Mad Men, 5.08 “Lady Lazarus”
Some of the most prodding criticisms of Season Five assert that the themes might be too clear. Those who sport that suggestion might have been briefly relieved by “Lady Lazarus,” but like the rest of the season, strong, deep currents were pulling our characters down the elevator shaft.
“Lady Lazarus” refers to a poem written by Sylvia Plath, a part of her “Holocaust” series. It details a female speaker who is continuously reborn and eventually plots to devour all men. Both background and foreground of this poem serve to illuminate the two primary focal points of this episode — Pete and Megan.
It is revealed late in the episode that Pete is now 32 years old. Thinking about the growth of these characters is arresting and especially in the case of Pete and his struggle to attain a new identity in adult responsibility. Looking back to the pilot episode on the eve of his marriage and turning our attention to his current intimacy with Beth reveals that Pete might be the character who has struggled the most to progress, save for perhaps Roger, his nemesis of sorts. It is clear that Pete is in need of worship and response from someone who isn’t Trudy. Weiner&co. have drafted Trudy into a stay-at-home behemoth. Though Pete may be the most richly drawn character on the show, he still inspires a strong amount of public resistance and it is largely due to his inability to achieve self-control. So often, he seems to be the man falling off the opening credits and into a torturous and perpetuating cycle of self-loathing and misguided determination.
His fling with Beth is directly out of Weiner’s playbook, presenting an intriguing, mysterious character inside of a predictable circumstance. Sometimes, writing a show that will ultimately be 100 hours, it is forgivable to engage in something foreseeable. Pete and Beth’s post-coital philosophizing was the obvious opportunity to expound on “Lady Lazarus”‘s thematic edge. Beth asks Pete what he thinks about the new pictures of the Earth from outer space. She is disturbed by how small it looks. You can do better than that, Weiner&co. Regardless, her curiosity and instability are somehow magnetizing to Pete and he spends much of the episode hunting his train-buddy’s wife. It’s presented in such a way that is understandable for anyone who has known sexual obsession and it reveals Pete’s total inability to understand contentment within any context, especially inside the home. Season Five has been so insistent about conveying the impossible permanence of work relationships and their intersection with intimacy. Clearly, Pete isn’t capable of reaching either.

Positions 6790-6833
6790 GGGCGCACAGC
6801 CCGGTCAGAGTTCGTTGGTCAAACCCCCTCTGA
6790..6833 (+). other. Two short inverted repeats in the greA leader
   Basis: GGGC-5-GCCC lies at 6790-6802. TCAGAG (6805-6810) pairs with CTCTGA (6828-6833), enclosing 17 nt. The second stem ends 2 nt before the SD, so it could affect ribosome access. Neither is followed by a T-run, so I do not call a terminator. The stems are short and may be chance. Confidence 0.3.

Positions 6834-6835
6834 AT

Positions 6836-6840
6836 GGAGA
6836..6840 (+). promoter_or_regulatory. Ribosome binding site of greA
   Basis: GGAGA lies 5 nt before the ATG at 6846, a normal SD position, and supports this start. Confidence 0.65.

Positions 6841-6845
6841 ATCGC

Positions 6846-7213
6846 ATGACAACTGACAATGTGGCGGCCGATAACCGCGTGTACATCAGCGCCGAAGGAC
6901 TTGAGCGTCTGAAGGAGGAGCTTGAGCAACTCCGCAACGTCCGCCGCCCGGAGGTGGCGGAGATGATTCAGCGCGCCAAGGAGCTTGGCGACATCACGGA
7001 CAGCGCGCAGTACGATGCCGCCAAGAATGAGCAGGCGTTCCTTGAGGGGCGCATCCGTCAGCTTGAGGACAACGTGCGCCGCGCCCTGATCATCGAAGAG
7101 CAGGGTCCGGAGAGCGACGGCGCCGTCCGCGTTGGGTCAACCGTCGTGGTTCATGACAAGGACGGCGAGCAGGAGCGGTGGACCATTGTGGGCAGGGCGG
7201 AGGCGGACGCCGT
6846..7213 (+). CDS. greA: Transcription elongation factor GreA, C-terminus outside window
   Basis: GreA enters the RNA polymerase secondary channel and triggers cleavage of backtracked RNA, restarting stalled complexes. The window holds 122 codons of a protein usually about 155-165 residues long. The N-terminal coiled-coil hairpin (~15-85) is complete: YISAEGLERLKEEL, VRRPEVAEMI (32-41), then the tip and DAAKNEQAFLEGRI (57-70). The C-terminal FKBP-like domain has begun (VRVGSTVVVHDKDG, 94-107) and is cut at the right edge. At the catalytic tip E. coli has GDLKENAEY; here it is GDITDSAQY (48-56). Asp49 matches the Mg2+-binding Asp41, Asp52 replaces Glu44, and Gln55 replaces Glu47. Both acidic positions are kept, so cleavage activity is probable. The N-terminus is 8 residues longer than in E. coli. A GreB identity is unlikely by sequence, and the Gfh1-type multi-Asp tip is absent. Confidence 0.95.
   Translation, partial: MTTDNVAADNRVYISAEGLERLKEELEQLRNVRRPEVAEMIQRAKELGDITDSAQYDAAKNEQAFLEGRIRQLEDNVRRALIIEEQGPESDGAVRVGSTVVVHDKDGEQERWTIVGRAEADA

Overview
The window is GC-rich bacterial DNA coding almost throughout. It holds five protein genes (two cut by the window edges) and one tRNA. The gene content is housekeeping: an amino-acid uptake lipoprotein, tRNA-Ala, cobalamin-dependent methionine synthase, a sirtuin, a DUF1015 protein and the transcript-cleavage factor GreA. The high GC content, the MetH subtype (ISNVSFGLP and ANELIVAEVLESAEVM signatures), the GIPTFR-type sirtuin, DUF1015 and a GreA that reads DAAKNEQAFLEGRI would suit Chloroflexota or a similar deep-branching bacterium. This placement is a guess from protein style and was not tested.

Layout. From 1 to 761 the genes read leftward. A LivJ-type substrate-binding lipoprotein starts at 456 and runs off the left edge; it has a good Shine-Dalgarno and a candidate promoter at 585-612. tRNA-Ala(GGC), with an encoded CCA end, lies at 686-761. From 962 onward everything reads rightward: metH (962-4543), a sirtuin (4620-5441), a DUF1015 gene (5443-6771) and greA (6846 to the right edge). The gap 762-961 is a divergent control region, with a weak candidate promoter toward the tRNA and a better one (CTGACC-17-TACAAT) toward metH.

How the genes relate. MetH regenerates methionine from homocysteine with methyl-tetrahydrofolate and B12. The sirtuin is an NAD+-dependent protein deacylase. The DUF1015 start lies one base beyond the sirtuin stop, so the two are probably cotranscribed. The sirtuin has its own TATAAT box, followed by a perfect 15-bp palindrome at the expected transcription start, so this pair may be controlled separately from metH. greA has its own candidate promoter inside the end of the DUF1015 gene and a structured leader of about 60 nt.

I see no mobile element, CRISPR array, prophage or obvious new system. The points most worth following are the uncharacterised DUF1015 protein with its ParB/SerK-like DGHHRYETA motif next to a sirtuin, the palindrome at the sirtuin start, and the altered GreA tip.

Megan’s struggle forms the motivic and narrative core of “Lady Lazarus,” perhaps representing the Lady herself. After last week’s discussion with her father, she has made a sharp turnabout. No one can deny the weight of parental disappointment no matter the context and Megan’s quick reaction is entirely believable. After lying to Don and Peggy in order to attend a callback audition, she relinquishes the secret to Don in the middle of the night. Over the last 5 years we have been taught to believe that Don would choke Megan or throw her out the window. Of course, he doesn’t and Megan quits. Simple as that.
The complexity of the situation lies in Megan’s increasingly intricate web of significance. After revealing that she plans to quit, Stan wonders who can blame her; saying, “You work your butt off for months and what do you get? Heinz Baked Beans…” This weaves into the Beth’s perceived nihilism. Insignificance and the failed quest for relevance has seeped into the home and the workplace. Megan believes that, by attempting to become an actress, she can achieve contentment and self-actualization. Weiner&co are preparing us for the revelation that no one can ever be completely content with what they do.
Mad Men is revealing a crucial generational shift. Perhaps a legitimate source of Don’s legitimate compassion, Megan belongs more to Sally’s youth than Betty’s complacency. The fantasy that we can do anything we desire for a living is starting to popularize with the sharp incline in college education. Megan, and so many others in the coming generations, sustains herself through change while Don sustains himself through consistency. Don offered Megan the orange sherbet and she didn’t like it. She doesn’t want to live his life. She is beginning to carve out the position that she will likely be occupying for the remainder of the series — someone to make Don look old.
The final montage is notable for one enormous reason. Revolver had just been released and Megan’s reliably hip musical taste forces it on Don. Strangely, she tells him to begin with the last track on the B-side, “Tomorrow Never Knows”. He sit’s down and hears the (probably unthinkably expensive) wobbling sitar and modal Lennon urging everyone to turn off, tune in, and drop out — most of all to “surrender to the void.” This time, he doesn’t like Megan’s ice cream. Earlier in the episode, Don peered down an empty elevator shaft that stared him in the face. It might just as well have been a mirror. Images of Pete’s emotional failure, Megan’s change, and Peggy’s career flash through his mind and he turns the record off in the middle of the song before going to bed. It’s not that Don is unable to cope with youth, but that he doesn’t believe in it. This is going to be the monumental struggle in this Draper marriage — Don’s inability to come to terms with Megan’s willful independence, misdirected or not. His spousal objectification is over.
The tie between home and work has been severed and Don will be required to reconcile with a new and powerfully ignorant generation.